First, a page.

Learn how starter motors work, where they are used and why they are essential for a car to start. We look at the main parts as well as how starter motors work how it turns the flywheel which starts the combustion process to start the car engine.
The starter motor is responsible for turning the engine over during ignition and allowing everything else to happen. When you turn the ignition on, the starter motor engages and turns the engine over allowing it to suck in air. When DC power from the starting battery is applied to the solenoid, usually through a key-operated switch (the “ignition switch”), the solenoid engages a lever that pushes out the drive pinion on the starter driveshaft and meshes the pinion with the starter ring gear on the flywheel of the engine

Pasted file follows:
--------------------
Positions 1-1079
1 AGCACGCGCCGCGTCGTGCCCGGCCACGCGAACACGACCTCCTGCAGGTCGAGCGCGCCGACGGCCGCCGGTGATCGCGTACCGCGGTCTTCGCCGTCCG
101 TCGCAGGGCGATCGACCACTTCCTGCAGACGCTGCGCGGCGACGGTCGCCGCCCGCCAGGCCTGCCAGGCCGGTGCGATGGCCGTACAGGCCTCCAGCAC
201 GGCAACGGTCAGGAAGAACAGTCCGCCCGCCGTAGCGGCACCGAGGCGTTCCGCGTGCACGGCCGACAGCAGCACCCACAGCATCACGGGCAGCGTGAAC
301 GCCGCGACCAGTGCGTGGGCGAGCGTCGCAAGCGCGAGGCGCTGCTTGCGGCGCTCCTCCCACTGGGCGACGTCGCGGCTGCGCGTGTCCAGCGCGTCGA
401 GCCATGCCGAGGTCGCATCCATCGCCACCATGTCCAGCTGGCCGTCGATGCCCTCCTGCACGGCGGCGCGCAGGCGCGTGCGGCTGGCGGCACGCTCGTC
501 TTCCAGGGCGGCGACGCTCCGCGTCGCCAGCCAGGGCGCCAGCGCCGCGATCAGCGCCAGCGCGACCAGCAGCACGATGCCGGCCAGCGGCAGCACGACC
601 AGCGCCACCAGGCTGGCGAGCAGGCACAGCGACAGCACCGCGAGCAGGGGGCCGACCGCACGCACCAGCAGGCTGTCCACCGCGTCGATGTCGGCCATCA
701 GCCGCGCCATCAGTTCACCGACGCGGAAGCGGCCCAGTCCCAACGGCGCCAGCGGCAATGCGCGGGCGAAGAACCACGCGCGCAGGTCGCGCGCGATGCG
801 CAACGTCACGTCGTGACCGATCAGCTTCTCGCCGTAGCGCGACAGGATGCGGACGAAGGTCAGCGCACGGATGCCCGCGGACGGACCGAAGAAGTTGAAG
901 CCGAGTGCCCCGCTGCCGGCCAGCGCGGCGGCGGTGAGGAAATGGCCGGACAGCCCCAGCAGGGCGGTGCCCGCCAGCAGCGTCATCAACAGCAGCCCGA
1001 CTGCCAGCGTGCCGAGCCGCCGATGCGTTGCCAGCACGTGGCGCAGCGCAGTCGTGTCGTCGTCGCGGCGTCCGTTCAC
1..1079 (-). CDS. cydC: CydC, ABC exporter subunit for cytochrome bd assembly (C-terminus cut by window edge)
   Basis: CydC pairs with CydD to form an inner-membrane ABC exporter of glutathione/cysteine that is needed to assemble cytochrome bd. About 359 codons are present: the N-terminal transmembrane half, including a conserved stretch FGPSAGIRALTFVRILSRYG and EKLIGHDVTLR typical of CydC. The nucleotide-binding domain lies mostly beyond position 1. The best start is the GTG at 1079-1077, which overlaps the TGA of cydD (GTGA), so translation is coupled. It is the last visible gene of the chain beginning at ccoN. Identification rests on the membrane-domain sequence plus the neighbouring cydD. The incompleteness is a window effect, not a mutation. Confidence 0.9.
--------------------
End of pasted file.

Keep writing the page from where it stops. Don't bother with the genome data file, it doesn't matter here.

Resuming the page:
The solenoid also closes high-current contacts for the starter motor, which begins to turn. Once the engine starts, the key-operated switch is opened, a spring in the solenoid assembly pulls the pinion gear away from the ring gear, and the starter motor stops. The starter’s pinion is clutched to its drive shaft through an overrunning sprag clutch which permits the pinion to transmit drive in only one direction.
In this manner, drive is transmitted through the pinion to the flywheel ring gear, but if the pinion remains engaged (as for example because the operator fails to release the key as soon as the engine starts, or if there is a short and the solenoid remains engaged), the pinion will spin independently of its drive shaft./wikipedia